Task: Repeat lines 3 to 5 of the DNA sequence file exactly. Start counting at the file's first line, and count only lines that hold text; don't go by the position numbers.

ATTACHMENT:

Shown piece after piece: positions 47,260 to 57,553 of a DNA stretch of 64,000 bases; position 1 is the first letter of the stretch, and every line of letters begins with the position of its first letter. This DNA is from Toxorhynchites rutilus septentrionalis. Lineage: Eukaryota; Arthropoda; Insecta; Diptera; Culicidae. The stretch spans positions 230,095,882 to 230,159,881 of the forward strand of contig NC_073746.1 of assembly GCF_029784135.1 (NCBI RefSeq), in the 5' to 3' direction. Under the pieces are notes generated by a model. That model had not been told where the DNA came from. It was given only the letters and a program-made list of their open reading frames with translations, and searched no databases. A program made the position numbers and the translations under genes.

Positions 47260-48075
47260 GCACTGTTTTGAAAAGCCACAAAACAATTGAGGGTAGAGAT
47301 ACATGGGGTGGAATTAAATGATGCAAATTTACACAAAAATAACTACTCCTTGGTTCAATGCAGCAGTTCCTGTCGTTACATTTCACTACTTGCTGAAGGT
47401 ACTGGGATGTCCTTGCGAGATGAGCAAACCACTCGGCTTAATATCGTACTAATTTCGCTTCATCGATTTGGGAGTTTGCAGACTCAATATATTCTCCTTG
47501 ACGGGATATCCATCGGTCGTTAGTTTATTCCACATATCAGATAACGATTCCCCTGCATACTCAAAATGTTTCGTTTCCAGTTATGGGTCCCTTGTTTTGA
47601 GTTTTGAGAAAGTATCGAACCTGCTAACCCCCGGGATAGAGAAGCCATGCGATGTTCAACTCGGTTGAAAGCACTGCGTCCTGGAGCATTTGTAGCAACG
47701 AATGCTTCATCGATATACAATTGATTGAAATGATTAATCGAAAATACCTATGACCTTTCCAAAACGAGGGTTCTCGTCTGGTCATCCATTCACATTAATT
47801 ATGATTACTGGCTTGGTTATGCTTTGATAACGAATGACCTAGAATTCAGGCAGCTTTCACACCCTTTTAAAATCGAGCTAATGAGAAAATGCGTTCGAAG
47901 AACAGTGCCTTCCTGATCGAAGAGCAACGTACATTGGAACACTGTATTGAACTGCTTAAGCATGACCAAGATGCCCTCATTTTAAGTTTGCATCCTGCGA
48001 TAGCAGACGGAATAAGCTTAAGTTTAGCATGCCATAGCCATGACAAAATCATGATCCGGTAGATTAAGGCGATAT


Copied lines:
47260 GCACTGTTTTGAAAAGCCACAAAACAATTGAGGGTAGAGAT
47301 ACATGGGGTGGAATTAAATGATGCAAATTTACACAAAAATAACTACTCCTTGGTTCAATGCAGCAGTTCCTGTCGTTACATTTCACTACTTGCTGAAGGT
47401 ACTGGGATGTCCTTGCGAGATGAGCAAACCACTCGGCTTAATATCGTACTAATTTCGCTTCATCGATTTGGGAGTTTGCAGACTCAATATATTCTCCTTG